High frequency traders have been widely blamed for exacerbating the crash, but the report did not satisfy those thirsting for the HFT firms’ blood.
The SEC’s official explanation for the events of May 6 – when 1,000 points were wiped off the Dow Jones Index in 20 minutes – rested on the snowball effects of a single large E-Mini S&P 500 Futures trade by one firm.
The joint CFTC-SEC Advisory Committee on Emerging Regulatory Issues – a group of eight academics and regulators – was convened in the aftermath of the crash.
It has made 14 suggestions, including an extension of temporary solutions designed to alter the way trades are executed and the venues on which they are conducted.
How long is temporary?
The temporary measures brought in after the Flash Crash include circuit breakers, which trigger a pause in the trading of a security and options linked to it, if price moves become too extreme.
The committee proposed keeping the pauses but changing them to a limit up/limit down system. Their scope would be expanded to include “all but the most inactively traded equity securities, ETFs, options and single stock futures”.
The SEC is already considering a limit up/limit down rule for US equity markets. It would put the market into a “limit state” if a stock moved by a set percentage over a rolling five minute period. During the limit state, executions could not take place outside a specified price band. Unlike a pause, this would allow the market to exit the limit state naturally when contra-side liquidity appeared at a price above the limit price.
The committee has yet to decide whether to allow equity options and futures to continue trading during a limit period. Members argued the crash had demonstrated the interconnectedness of the equity and derivatives markets. They said CME’s Stop Logic Functionality, which allows a five second pause in trading, had worked well on May 6, but that in future such a period could be insufficient if a big news event occurred which could trigger a substantial market movement.
The committee stopped short of calling for an overhaul of the five second pause used by US derivatives exchanges, but said they should examine their pre-trade risk safeguards.
Tinkering with HFT
In the aftermath of the crash, US politicians were quick to declare algorithmic traders at fault, and urged regulators to clamp down on the practice. The committee trod a different path, urging HFT firms to show greater responsibility.
In particular, the report highlighted the CFTC’s recent proposal of new rules to specify certain trading and quoting practices as disruptive of fair and equitable trading – notably executing large orders in a disorderly way. The CFTC is also considering outlining specific duties of supervision relating to monitoring automated trading systems to prevent disruptive trading.
The Committee said it “strongly” believed the CFTC should impose supervisory provisions, similar to those set by the SEC, on any FCM sponsoring algorithmic orders to an exchange. Algo trading firms would have to demonstrate they had carefully evaluated how an algorithm would operate in a number of scenarios engendering high market volatility.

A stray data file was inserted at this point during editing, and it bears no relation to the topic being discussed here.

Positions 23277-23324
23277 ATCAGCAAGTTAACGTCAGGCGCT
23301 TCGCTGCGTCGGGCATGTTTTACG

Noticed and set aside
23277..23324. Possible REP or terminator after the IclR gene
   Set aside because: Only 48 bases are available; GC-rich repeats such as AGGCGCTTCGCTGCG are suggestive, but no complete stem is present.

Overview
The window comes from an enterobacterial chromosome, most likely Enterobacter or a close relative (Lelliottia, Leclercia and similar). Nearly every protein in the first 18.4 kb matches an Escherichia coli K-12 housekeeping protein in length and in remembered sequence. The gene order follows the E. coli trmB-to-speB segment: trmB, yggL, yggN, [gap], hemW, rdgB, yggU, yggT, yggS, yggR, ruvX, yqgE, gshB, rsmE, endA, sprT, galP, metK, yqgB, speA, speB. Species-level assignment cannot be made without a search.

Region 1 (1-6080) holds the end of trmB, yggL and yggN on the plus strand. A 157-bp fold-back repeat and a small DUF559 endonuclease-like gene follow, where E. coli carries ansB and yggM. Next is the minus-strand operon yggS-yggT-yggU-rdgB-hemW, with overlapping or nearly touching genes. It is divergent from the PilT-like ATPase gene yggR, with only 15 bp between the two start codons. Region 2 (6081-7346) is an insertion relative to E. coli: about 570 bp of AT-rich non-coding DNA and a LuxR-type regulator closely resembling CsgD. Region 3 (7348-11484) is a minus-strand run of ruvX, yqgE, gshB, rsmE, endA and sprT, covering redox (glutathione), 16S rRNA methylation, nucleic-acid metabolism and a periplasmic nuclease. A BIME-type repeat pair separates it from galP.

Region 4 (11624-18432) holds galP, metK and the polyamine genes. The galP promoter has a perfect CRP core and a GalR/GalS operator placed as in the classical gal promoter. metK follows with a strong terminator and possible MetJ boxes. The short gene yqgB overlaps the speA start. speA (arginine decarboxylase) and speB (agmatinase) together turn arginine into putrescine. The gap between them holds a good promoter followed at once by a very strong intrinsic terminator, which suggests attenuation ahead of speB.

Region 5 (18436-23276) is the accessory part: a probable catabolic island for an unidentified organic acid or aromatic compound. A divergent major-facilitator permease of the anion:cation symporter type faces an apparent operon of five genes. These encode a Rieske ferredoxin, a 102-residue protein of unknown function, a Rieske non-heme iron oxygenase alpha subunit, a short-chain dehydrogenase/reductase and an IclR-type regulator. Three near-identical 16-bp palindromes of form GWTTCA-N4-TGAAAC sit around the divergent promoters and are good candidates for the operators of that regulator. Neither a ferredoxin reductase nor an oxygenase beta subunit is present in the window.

Such measures are particularly significant, since one of the triggers for the Flash Crash was the timing of a mutual fund’s algorithmically executed E-Mini S&P 500 Futures sale, which occurred on a bearish day in the markets and at a time of reduced liquidity.
Regulators have not named the firm, though it has been widely reported to be Waddell & Reed Financial. Over about 20 minutes, the firm used an algorithm to sell 75,000 of the futures at CME, worth about $4.1bn, apparently to hedge a long equity position.
Paying for liquidity
Official reports into the day’s events found the crash to be something of a perfect storm, exacerbated by algorithmic trading. A lack of liquidity was cited as the key driver in the collapse.
The committee’s report echoed those findings, but suggested stock exchanges could do more to encourage liquidity in shares.
One method mooted was introducing keener incentives in maker/taker pricing schemes, especially at peak times. Such schemes rebate firms for providing quotes, while those who place orders are charged “taker” access fees.
The committee also said the SEC should look into incentives or rules that would increase a market maker’s responsibilites, for example by making it “regularly” provide quotes that are “reasonably related to the market”.
While the committee was softer on HFT firms than some expected, it did propose that regulators seek ways to make them contribute to the cost of surveillance. .
The CFTC noted schemes in the equity markets which charge HFT players that have high ratios of cancelled trades to actual trades, but it did accept there were several obstacles to introducing similar schemes for derivatives.
“At a minimum, we believe that the participants of those strategies should properly absorb the externalised costs of their activity. While trading is concentrated in the stock index and single stock futures markets, we also believe that the CFTC should evaluate whether a similar fee initiative would be appropriate,” the committee concluded.